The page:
Ancient Nature Walk

Indian mounds dating back nearly 900 years rest only a mile from our house. They are down the road and through a trail in the woods. The city made it into a little park. Now a historical landmark with trails and markers and beautiful oak trees, it's available to anyone but no one was there, so we made it our spot for the afternoon.

We've wanted to get there, but I've been to tired to walk the entire thing, so we drove to the trail head (George Wilder rode on his bike beside us) and headed through the woods. We came into this lovely clearing and there right in front of us, covered in spanish needles, covered in weeds, covered in the past, were two gigantic indian mounds.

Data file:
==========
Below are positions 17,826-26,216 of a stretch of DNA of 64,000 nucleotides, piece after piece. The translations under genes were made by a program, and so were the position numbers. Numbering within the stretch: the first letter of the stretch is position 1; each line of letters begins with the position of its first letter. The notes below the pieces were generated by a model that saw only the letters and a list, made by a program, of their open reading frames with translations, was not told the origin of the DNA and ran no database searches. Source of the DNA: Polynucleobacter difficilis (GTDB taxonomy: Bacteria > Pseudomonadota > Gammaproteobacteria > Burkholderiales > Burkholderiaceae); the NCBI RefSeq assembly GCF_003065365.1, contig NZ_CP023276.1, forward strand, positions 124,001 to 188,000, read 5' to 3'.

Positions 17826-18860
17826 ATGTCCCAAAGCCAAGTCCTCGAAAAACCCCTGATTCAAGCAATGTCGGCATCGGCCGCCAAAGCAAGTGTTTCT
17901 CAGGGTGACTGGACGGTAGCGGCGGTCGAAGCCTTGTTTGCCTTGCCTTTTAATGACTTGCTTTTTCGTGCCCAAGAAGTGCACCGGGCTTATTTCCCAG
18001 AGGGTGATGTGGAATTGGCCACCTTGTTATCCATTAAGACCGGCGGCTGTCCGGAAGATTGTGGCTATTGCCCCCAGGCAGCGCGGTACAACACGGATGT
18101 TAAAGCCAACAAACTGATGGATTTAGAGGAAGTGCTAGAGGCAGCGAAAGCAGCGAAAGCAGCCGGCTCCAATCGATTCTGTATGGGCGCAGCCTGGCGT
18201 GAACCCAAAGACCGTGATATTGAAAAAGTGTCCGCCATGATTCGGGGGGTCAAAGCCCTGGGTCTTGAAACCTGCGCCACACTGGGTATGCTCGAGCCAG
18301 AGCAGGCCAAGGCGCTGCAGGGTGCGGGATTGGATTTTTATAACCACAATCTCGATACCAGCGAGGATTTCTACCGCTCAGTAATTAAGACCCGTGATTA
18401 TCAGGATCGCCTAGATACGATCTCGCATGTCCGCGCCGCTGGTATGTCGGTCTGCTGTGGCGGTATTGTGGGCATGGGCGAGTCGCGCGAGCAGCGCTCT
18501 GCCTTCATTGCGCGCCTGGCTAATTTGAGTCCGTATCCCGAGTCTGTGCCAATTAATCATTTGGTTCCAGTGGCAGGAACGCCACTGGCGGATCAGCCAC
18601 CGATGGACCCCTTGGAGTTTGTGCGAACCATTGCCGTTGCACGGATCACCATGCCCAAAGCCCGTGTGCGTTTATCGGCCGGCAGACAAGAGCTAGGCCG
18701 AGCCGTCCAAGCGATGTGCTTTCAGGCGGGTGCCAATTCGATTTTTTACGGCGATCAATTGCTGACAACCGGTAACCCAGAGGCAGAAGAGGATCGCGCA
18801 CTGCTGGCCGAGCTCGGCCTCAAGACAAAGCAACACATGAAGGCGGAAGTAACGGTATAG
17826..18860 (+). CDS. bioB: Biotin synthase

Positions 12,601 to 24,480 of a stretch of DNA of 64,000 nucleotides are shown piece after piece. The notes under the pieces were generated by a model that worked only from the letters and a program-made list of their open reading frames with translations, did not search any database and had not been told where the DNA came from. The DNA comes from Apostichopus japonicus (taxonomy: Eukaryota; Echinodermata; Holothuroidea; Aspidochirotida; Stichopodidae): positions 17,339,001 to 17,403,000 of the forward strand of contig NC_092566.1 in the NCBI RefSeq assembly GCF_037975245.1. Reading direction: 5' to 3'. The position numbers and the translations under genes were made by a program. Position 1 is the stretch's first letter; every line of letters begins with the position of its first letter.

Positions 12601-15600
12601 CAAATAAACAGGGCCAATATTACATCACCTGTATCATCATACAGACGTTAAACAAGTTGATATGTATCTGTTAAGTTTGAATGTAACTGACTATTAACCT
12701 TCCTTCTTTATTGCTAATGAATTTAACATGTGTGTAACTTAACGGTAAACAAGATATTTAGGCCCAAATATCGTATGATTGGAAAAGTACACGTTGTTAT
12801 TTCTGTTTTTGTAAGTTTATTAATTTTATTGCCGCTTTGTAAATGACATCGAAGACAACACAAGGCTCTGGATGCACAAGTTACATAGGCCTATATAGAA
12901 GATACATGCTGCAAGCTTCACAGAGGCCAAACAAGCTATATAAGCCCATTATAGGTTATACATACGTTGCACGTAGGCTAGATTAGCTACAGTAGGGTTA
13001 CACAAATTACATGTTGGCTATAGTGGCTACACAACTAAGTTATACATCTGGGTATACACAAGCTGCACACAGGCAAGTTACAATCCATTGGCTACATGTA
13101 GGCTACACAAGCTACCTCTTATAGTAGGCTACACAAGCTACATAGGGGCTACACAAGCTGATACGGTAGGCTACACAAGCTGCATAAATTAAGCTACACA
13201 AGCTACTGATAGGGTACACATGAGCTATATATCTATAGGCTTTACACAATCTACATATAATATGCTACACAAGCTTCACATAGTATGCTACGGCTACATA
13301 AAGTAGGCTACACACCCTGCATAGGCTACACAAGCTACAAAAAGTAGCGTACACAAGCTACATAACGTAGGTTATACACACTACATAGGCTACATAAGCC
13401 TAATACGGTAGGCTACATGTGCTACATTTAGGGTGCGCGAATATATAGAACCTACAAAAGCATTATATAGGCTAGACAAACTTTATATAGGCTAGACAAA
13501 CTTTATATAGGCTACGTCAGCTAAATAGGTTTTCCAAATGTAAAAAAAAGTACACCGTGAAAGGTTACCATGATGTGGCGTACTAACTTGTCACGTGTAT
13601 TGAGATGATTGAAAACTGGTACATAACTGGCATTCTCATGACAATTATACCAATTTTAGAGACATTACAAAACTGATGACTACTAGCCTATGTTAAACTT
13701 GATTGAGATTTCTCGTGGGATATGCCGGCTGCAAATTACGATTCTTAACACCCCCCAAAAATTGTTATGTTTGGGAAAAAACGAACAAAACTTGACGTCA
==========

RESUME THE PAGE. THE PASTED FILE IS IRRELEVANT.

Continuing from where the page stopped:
No pictures -- Indian mounds look like mounds. The stories beneath  -- what we can't see is what we want to know and see. So we imagine and read the little stories there. William listens to see if the tree has any stories to share.

The autumn gives us gifts to hunt. Massive acorns, clay along the creek, Jack-In-The-Pulpit seed pods, honey mushrooms, Phoebes flittering here and there, pilliated woodpeckers playing, fungi hugging rotting logs, and black damselflies dancing along the creek bed.

We took pictures and notes and came home to identify them all. With the help of some friends, our books, and the internet, we managed to identify most of our finds. Even the leaves gave us a spot of color and reminded us that yes, fall comes to Tallahassee too.


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